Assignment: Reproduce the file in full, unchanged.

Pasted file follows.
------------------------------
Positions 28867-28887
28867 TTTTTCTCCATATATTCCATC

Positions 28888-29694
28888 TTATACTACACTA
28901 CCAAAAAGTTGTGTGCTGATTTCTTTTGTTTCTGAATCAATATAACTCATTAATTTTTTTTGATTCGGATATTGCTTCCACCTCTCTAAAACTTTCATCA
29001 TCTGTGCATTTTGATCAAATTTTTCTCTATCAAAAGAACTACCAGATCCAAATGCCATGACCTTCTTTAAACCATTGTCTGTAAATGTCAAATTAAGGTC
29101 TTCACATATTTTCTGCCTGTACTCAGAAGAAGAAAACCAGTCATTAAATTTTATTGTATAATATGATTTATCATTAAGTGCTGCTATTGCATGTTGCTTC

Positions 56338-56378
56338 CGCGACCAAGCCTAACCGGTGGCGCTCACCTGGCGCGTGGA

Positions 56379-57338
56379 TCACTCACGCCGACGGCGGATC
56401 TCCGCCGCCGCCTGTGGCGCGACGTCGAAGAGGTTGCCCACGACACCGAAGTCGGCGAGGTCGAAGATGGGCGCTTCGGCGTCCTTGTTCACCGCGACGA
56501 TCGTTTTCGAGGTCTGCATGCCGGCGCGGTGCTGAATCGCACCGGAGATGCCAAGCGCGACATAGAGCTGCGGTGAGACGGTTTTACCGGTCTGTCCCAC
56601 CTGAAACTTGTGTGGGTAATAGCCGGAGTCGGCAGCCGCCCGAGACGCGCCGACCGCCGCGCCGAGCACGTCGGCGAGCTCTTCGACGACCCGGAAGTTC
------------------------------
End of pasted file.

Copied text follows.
Positions 28867-28887
28867 TTTTTCTCCATATATTCCATC

Positions 28888-29694
28888 TTATACTACACTA
28901 CCAAAAAGTTGTGTGCTGATTTCTTTTGTTTCTGAATCAATATAACTCATTAATTTTTTTTGATTCGGATATTGCTTCCACCTCTCTAAAACTTTCATCA
29001 TCTGTGCATTTTGATCAAATTTTTCTCTATCAAAAGAACTACCAGATCCAAATGCCATGACCTTCTTTAAACCATTGTCTGTAAATGTCAAATTAAGGTC
29101 TTCACATATTTTCTGCCTGTACTCAGAAGAAGAAAACCAGTCATTAAATTTTATTGTATAATATGATTTATCATTAAGTGCTGCTATTGCATGTTGCTTC

Positions 56338-56378
56338 CGCGACCAAGCCTAACCGGTGGCGCTCACCTGGCGCGTGGA

Positions 56379-57338
56379 TCACTCACGCCGACGGCGGATC
56401 TCCGCCGCCGCCTGTGGCGCGACGTCGAAGAGGTTGCCCACGACACCGAAGTCGGCGAGGTCGAAGATGGGCGCTTCGGCGTCCTTGTTCACCGCGACGA
56501 TCGTTTTCGAGGTCTGCATGCCGGCGCGGTGCTGAATCGCACCGGAGATGCCAAGCGCGACATAGAGCTGCGGTGAGACGGTTTTACCGGTCTGTCCCAC
56601 CTGAAACTTGTGTGGGTAATAGCCGGAGTCGGCAGCCGCCCGAGACGCGCCGACCGCCGCGCCGAGCACGTCGGCGAGCTCTTCGACGACCCGGAAGTTC